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Declare local variables and Dipoles (global) and create output files.

Initialise dipole structures.

Initialise monopole positions.

Initialise virtual dipole lengths.

Calculate initial system potential energy.

Set total system energy (initial potential).

Completed all iterations?

NO

NO Increment iteration counter.
Calculate forces Calculate Rotational; displacement and kinetic energy. 
   

Update monopole positions.

Update virtual dipole lengths.

Recalculate potential energy.

Save all required data to respective output files.

Figure 2.5. Schematic of the program structure.

Chapter 2. Theory

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Key to subroutines:
Processes are colour coded for the subroutine they use. : Initialises all values in dipole structures. (All dynamic values set to 0). : Transform from local SP coords. to local Cartesian coords. : Projections of dipole length along X, Y and Z-axes. : Sums the potential energies between each inter-dipole monopole pair. : Calculates all force components on each monopole. : Calculates torques based on forces to determine angular displacement and rotational kinetic energy.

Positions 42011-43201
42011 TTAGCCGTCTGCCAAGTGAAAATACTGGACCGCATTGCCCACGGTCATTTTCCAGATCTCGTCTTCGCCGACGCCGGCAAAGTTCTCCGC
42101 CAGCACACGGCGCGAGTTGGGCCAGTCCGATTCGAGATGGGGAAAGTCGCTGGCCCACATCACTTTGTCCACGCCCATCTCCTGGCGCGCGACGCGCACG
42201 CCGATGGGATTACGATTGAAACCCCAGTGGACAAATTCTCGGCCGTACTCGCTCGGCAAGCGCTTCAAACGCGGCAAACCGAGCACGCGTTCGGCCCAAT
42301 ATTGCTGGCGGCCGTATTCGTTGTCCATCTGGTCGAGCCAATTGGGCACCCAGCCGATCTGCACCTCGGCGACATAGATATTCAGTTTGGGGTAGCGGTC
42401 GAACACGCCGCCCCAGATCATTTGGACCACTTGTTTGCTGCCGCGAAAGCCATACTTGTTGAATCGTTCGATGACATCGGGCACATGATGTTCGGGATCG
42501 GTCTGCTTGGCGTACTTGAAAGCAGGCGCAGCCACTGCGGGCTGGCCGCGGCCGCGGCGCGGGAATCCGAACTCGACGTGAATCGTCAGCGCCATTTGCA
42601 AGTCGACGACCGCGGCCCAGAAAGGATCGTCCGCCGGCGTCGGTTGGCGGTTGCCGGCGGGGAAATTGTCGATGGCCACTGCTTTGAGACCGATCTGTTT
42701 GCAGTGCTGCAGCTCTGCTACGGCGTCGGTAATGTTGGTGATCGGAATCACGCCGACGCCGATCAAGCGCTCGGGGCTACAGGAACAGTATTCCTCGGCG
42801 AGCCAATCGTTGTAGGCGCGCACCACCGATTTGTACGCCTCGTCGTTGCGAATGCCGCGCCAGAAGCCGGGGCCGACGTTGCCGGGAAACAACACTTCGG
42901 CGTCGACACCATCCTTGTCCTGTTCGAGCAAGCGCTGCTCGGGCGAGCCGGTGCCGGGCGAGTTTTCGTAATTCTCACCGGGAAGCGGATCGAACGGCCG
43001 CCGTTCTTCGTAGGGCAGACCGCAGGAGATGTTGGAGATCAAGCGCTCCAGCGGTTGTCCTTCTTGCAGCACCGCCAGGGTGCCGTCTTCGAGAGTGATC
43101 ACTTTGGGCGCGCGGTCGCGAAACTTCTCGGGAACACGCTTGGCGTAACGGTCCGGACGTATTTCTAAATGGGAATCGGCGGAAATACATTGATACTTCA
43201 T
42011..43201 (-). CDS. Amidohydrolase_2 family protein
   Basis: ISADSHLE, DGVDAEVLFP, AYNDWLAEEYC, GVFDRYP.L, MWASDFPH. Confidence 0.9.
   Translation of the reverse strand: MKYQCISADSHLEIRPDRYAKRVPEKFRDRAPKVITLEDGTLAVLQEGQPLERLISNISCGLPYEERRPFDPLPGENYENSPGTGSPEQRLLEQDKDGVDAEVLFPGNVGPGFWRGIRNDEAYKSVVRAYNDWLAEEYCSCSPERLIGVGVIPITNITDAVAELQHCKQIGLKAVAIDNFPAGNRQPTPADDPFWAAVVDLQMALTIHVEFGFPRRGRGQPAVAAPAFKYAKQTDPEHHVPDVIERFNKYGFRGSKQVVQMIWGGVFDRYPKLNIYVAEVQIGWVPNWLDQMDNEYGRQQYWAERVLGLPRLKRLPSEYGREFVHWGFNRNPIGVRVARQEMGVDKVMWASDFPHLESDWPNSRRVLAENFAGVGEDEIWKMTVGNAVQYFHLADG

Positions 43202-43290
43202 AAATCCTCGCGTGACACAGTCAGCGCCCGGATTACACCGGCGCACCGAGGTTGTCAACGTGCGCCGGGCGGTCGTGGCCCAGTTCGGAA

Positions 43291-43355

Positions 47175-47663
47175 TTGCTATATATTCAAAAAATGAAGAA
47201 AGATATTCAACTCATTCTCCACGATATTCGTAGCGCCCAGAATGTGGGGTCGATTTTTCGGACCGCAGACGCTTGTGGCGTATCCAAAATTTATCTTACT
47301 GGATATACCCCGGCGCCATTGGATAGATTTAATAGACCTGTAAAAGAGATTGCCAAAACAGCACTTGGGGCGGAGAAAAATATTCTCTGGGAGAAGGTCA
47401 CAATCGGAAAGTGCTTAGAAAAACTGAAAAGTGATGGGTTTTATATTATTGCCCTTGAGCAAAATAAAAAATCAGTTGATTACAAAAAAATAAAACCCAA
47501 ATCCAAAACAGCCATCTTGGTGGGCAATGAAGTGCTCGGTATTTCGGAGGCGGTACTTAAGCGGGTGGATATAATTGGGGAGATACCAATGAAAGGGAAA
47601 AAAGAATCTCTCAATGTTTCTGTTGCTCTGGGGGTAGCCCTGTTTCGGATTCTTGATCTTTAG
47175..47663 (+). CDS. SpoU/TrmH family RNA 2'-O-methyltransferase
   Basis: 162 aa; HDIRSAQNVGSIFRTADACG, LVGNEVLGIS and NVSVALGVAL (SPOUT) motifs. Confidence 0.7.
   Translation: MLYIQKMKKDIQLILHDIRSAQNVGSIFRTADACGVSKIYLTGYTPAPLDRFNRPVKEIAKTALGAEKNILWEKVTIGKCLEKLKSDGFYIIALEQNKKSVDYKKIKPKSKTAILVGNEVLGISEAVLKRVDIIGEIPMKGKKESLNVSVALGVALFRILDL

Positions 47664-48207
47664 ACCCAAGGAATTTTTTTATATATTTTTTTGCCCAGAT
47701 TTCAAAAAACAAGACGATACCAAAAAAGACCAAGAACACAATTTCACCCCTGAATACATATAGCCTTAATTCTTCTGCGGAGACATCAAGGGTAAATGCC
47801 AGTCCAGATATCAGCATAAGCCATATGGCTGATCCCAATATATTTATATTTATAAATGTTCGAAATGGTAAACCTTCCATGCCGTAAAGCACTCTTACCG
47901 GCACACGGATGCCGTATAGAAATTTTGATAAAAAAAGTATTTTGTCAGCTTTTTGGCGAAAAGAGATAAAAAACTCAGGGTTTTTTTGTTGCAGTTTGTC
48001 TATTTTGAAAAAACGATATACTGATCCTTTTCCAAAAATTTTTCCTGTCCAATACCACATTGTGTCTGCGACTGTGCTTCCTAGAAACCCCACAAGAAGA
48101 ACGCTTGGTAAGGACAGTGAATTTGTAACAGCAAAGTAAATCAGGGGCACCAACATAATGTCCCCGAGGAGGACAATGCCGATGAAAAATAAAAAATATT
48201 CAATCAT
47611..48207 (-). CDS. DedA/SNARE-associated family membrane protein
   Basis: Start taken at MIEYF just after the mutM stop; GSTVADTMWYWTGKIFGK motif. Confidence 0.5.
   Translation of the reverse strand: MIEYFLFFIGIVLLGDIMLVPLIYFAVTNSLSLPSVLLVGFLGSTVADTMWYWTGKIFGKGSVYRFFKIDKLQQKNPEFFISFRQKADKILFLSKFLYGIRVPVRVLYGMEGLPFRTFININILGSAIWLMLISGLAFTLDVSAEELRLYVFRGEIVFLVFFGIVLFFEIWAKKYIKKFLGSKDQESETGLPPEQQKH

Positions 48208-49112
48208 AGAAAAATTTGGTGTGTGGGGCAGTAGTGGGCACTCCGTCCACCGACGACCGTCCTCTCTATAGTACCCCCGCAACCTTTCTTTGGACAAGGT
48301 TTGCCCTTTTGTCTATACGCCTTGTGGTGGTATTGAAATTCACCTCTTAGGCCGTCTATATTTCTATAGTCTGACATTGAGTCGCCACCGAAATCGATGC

YES

YES

Print initial and final energies to screen with simulation duration.

Close all output files.

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2.2.3 Output Files
The output of the program is in the form of ASCII text files. These files are then taken and are loaded into commercial graph plotting software (example being XMGR for Unix work stations and Origin 4.0 for Microsoft Windows work stations). There are two types of output file from the simulation, energy profiles and spatial trajectories. The energy profiles are two-dimensional plots, energy versus time. Total energy, change in total energy, total kinetic energy, change in total kinetic energy, total potential energy and change in total potential energy are all saved in separate files. Plots of these can be seen in Chapter 3. The spatial plots include trajectories of both monopoles on dipole-1 (10 and 11) through three-dimensional space. Also, since the monopoles do not move in the X direction, there are also 3D plots of the paths of monopoles 10 and 11 in the Y and Z directions through time. These are also shown in Chapter 3.

Chapter 2. Theory

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Chapter 3. Results and Discussion